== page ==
But we don't pay much higher taxes in the U.K. - that's the point. Yes, income tax is a bit higher than in the US, but not by that much.
Those who are living paycheck to paycheck are barely paying any taxes anyway, so your argument has no basis in the UK... you can't claim that those people are being put in a situation where they are paying such high taxes that they can't afford food... because they aren't actually paying any taxes (or are only paying a small amount in tax), and they may well qualify for government benefits to give them even cheaper rent/bills/food/healthcare.
We have less disposable income in the UK because overall salaries are lower, not because we pay massively high taxes. That's a problem with salaries in general, not with taxes.
A lot of food actually costs LESS in the U.K. than in the US, as do things like broadband internet and cell phone contracts.
As mentioned previously, I have a fairly decent salary with a good government benefits scheme - in fact, I work with the military (I brief air force pilots). I pay more towards my pension and student loan repayments each month than I contribute towards the NHS in taxes. Despite my so-called 'high taxes', I have more than enough disposable income (about half of my monthly salary is disposable).
In the US I would earn maybe 1.5 times my UK salary doing the same job, but I would likely have to pay thousands in health insurance per year, and my food would generally cost more, so I might not actually have much more, if any more, disposable income than I do in the UK.
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Most people in the 20% band are likely living paycheck to paycheck and struggle to sufficiently provide all the necessities they need. A lot of people well into the 40% band struggle with more expensive necessities like housing and transportation.
There's a fairly direct link between higher taxes and higher cost of living on one hand, and on the other hand lower salaries, less job creation, and less upward mobility. When you reduce the velocity of money, it causes those impacts.
As to food... US spending on food as a percentage of income is the lowest in the world. Actual item to item price comparison is lower in the US. So, if you believe you'd spend more on food in the US, either you'd be buying dramatically different items/quantities or you're thinking of something like manhattan prices versus somewhere in the North. On the whole though, prices are a lot lower in the US and that's largely due to low cost free trade with the whole of the world. Food isn't the point though. It is all necessities. When there isn't enough to go around and you require contribution towards one thing, then by definition something else has to give.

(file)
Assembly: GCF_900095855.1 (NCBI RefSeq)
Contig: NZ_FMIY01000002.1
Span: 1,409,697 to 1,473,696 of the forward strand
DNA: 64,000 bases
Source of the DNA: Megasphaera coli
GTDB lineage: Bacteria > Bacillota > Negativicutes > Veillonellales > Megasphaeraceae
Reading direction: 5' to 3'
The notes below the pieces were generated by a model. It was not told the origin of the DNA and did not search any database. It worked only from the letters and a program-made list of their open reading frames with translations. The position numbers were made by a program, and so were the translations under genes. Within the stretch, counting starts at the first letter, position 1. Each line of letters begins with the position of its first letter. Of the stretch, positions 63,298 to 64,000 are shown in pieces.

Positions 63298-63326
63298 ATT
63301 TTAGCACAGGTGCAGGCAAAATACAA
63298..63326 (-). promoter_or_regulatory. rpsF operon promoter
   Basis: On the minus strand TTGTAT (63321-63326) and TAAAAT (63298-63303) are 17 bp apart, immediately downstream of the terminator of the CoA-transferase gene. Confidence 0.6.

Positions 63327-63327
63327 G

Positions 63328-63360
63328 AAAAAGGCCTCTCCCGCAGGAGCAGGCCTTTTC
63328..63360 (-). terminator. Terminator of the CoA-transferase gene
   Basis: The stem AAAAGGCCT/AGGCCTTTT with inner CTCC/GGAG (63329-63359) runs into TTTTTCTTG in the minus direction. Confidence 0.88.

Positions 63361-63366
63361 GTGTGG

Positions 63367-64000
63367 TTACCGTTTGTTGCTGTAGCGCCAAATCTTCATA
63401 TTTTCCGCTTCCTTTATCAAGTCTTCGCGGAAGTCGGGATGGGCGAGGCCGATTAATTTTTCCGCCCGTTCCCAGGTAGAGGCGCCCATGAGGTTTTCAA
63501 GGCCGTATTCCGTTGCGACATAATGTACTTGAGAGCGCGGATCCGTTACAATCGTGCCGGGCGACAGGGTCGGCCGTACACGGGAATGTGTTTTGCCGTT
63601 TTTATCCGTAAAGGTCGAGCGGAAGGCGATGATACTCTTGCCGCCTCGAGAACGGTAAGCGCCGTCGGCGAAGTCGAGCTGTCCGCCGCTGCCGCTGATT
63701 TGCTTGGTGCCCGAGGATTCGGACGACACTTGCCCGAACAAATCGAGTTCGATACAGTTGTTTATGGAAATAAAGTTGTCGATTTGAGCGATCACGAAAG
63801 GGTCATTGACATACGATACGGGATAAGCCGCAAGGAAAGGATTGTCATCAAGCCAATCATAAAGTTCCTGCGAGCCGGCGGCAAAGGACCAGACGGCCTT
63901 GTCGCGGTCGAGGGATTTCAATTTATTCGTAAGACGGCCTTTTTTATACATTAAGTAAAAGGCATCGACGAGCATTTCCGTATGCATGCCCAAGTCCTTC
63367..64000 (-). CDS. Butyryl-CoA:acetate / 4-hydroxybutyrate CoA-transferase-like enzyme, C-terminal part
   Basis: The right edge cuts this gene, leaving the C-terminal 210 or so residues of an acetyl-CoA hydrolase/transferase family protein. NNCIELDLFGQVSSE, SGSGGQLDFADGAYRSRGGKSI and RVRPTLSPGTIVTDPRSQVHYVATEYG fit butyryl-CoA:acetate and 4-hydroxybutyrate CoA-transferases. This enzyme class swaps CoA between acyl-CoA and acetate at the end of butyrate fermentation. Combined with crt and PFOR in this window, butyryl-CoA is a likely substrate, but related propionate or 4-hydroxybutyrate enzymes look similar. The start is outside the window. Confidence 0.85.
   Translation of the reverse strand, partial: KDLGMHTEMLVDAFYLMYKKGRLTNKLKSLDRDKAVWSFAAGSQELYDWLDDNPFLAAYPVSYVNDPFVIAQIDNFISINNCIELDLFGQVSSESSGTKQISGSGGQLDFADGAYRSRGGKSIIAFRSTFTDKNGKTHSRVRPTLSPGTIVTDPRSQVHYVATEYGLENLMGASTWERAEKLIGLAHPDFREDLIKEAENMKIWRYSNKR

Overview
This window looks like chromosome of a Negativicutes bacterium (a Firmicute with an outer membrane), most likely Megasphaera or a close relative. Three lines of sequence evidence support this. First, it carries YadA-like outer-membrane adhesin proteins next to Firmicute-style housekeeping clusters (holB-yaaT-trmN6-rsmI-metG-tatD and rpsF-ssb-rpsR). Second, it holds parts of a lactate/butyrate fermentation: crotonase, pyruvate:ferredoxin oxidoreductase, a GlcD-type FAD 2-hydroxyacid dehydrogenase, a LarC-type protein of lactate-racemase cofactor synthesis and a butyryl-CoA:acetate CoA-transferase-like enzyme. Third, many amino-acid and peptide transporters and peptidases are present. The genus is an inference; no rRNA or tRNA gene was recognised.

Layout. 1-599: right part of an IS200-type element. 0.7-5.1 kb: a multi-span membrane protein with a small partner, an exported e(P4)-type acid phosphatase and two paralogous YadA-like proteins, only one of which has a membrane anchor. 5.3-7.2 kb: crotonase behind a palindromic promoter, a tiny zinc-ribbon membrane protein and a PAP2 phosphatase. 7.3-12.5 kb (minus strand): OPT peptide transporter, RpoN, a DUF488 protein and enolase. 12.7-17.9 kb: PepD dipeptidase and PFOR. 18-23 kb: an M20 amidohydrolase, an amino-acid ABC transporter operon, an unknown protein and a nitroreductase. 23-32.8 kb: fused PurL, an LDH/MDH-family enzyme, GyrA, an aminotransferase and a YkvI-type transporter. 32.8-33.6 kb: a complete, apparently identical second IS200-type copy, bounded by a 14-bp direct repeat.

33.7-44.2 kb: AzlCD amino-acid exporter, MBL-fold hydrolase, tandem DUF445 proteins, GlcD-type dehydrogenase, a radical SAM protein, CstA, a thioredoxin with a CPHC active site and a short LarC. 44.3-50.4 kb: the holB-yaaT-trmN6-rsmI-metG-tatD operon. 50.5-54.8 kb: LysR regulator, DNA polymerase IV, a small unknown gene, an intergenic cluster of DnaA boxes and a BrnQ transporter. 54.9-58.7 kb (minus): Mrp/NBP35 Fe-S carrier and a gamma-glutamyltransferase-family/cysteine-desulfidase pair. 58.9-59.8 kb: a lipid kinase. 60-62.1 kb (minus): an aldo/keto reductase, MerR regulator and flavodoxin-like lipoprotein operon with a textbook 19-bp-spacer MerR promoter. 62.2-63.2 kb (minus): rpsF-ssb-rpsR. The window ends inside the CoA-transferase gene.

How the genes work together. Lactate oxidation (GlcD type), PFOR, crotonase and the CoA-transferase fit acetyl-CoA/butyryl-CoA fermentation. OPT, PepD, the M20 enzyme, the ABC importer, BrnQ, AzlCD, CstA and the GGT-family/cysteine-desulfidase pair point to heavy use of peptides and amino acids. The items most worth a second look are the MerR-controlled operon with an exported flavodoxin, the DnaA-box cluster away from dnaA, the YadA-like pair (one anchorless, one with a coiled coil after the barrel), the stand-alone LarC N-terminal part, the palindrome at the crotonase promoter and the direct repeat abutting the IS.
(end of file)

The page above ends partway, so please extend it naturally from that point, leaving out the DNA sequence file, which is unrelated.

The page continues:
And by the way, I didn't attack the UK system. I was talking chiefly about the US system. When you force people struggling to get by to pay for health insurance when they cannot afford both it and other necessities, then either they pay the penalty with even less to go around, or they have to sacrifice something else.
I am not defending Obamacare, or what came before it, or the proposed replacement. All of that is a disaster. The individual mandate though is a problem. I would love for everyone to have access to high quality healthcare and be able to afford all their other necessities, but there is not the capacity to do it. What we've done with Obamacare is reduce access and quality while massively increasing costs on most people in order to extend relatively low quality coverage to an additional low single digit percentage of the population (excluding new Medicaid recipients) who didn't have coverage before. And yet still left well more than double that behind. That is a horrible result that makes society on avg worse off and does create more poverty.
The way to solve this stuff is not about treating the symptoms. That just exacerbates the problem, as we've seen. It is about attacking the roots by growing capacity and decreasing cost of living across all categories of necessities. If those are the objectives, instead of getting people health insurance no matter how bad it is or how much it costs society, then there are entirely different ways to go about that. Ways that increase rather than decrease the velocity of money and therefore create rather than destroy economic opportunities across all industries.
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